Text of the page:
Switzerland Rossini, Tchaikovsky, Respighi: Orchestra dell’ Accademia di Santa Cecilia / Sir Antonio Pappano (conductor), Yuja Wang (piano), Tonhalle Zurich, 2.5.2017. (JR)
Rossini – Overture to The Siege of Corinth
Tchaikovsky – Piano Concerto No.1 Op.23
Respighi – Fountains of Rome and Pines of Rome
Sir Antonio Pappano brings his Roman orchestra, the Academy of Santa Cecilia, on tour to northern Europe, and started with a splendid concert in Zurich. Migros-Kulturprozent-Classics kindly and generously supports the Swiss part of their tour.
In 1826 Rossini re-worked his opera Maometti II which had only been a very modest success. He re-named it The Siege of Corinth, made it more suitable to a Parisian audience, and promptly became a star in both Paris and his native Italy. However, the opera and, in concert, its overture are seldom performed nowadays and we are indebted to Sir Antonio for reminding us of its existence. It does feature on his fairly recent CD of Rossini overtures, but in a league table of Rossini overtures, it would be in danger of being relegated, with William Tell, Barber of Seville, Thieving Magpie and The Italian Girl in Algiers all vying for the top spots.
The orchestra’s fine credentials were presented in the opening bars of the Rossini: crisp execution born of diligent rehearsal, an advantage of seeing an orchestra at the start of a tour. The “sprint à la Rossini” (as the programme note put it) was great fun and brought a smile to the face.
Yuja Wang was the star attraction of the first half of the concert and all eyes were on her as she entered, stage right, with most fans wondering which of her various stunning and figure-hugging outfits she might be wearing. It turned out to be a floor-length tight turquoise gown, split to the waist, but not from the waist down but waist up. Wang tottered onto the stage, slowly and inelegantly, having probably put the stilettos on just before coming onto the stage. That, for her, was the hardest part of her performance.
Tchaikovsky’s First Piano Concerto is something of a party piece for Wang. She has been playing it regularly since she shot to fame some years ago when she stood in for Martha Argerich and performed it under Charles Dutoit. Relentless pounding and manic tempi are by now the trade mark impressive details of her seemingly effortless technique – but that does not always tally with the score, as the opening bars of the Tchaikovsky foretold. Speed is not always appropriate even if it brings gasps from the audience. A Wang performance is certainly not for the purists, but the audience certainly loved it. Hopefully, after a few more years at the keyboard, she will become more musically mature. The final page of the score was also subject to a degree of improvisation. She says, incidentally, when she reaches 40 her skirts will get longer: only ten years to go! (At the CD signing after the concert, Wang slipped into something more comfortable; no not jeans and sneakers but a short sparkly tight dress and Jimmy Choos – or “stripper wear” as one American critic put it).
We enjoyed two encores: Schubert’s ‘Gretchen am Spinnrad’ arranged by Liszt and a Horowitz arrangement from Carmen. The audience whelped with delight.
Ottorino Respighi hailed from Bologna but, after learning his trade under Rimsky-Korsakov in St. Petersburg, settled in Rome in 1913 when appointed Professor of Composition at the Santa Cecilia Academy. The works The Fountains of Rome and The Pines of Rome brought him to international attention and were a great success; he used the profits to buy a villa, naming it “The Pines”.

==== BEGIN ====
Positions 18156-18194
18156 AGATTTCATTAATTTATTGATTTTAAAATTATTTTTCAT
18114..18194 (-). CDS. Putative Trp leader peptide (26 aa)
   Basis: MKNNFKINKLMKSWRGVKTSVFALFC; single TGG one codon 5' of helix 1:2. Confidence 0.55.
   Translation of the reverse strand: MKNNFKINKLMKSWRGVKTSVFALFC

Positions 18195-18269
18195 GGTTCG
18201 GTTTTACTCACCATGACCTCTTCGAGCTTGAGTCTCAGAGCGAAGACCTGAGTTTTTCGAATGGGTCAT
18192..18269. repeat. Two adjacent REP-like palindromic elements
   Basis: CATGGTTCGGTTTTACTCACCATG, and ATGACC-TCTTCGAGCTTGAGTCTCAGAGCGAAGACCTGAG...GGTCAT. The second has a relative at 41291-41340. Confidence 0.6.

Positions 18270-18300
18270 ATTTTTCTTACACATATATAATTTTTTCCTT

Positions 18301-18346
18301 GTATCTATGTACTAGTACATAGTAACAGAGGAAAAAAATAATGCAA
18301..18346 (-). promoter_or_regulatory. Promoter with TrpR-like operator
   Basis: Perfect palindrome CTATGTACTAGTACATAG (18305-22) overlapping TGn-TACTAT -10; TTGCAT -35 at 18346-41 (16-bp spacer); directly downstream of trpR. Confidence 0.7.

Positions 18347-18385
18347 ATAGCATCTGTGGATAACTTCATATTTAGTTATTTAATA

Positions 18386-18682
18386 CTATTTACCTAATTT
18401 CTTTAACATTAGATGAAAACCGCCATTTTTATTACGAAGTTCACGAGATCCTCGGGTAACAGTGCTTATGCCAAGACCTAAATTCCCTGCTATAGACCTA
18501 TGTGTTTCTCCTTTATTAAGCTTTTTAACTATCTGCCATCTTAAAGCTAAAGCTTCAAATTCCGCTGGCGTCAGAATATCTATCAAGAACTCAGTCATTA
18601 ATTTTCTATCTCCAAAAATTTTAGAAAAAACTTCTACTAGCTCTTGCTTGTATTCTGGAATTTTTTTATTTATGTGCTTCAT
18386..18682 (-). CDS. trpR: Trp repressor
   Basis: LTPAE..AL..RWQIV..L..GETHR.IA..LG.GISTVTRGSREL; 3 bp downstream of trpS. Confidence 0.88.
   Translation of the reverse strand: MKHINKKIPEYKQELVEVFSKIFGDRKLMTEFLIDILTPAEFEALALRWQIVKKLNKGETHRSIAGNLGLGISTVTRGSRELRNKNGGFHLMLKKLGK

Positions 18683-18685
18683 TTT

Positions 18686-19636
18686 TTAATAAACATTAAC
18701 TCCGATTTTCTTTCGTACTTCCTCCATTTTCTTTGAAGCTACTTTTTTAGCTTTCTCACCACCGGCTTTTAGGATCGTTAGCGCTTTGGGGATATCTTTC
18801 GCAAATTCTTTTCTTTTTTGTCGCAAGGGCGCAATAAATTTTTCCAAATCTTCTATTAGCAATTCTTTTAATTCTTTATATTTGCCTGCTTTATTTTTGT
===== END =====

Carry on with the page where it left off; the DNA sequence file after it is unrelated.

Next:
Pappano merged the Fountains with the Pines so that one work led straight into the other; it does not quite work as the final movement of the Fountains is very much a Finale. In Pappano’s (batonless) hands, the orchestra sang their description of each fountain. The work was written for the orchestra and is core repertoire; all sections of the orchestra were simply splendid but I highlight principal clarinet, oboe and the dynamic Leader. At one stage I thought Pappano was conducting Rheingold as he magisterially controlled the raging waters. Pappano is best known as an opera conductor but was clearly very much at home here with this quasi-symphonic repertoire.
For the Pines Pappano had additional brass in the side balconies and almost brought the Tonhalle’s crumbling roof down when the Roman Army, accompanied by the Tonhalle’s massive organ, trundled along the Appian Way. Pappano did not want to add to the constructional damage and gave us a wistful Sibelius encore, Valse Triste. The jubilant audience stamped for more, so it was straight into the ‘Lone Ranger’ section of the William Tell overture, which is virtually (but not really) the Swiss National Anthem.
Pappano is quoted as saying, “I try to get the players (of the Santa Cecilia) to flaunt their italianità, which basically means a singing tone and warmth” and he has succeeded in doing that (although Pappano grew up in England, not in Italy, he says his parents were very Italian). When Pappano first became Music Director of the orchestra, its numbers were severely depleted; he had to emulate Sir Simon Rattle in Birmingham to ensure that vacancies were filled. The orchestra is now, by common consent and certainly on the strength of this concert, the only orchestra in Italy that can compare itself (very favourably indeed) with top orchestras internationally.
If you are tempted to see and hear this fine orchestra (and conductor) on its tour, here are the next tour dates and some of the venues:
Berne May 3, Geneva May 4, Lucerne (KKL) May 5, Lugano May 5, Amsterdam (Concertgebouw) May 9, Paris (Philharmonie) May 10, London May 11 (Royal Festival Hall) and Essen May 13.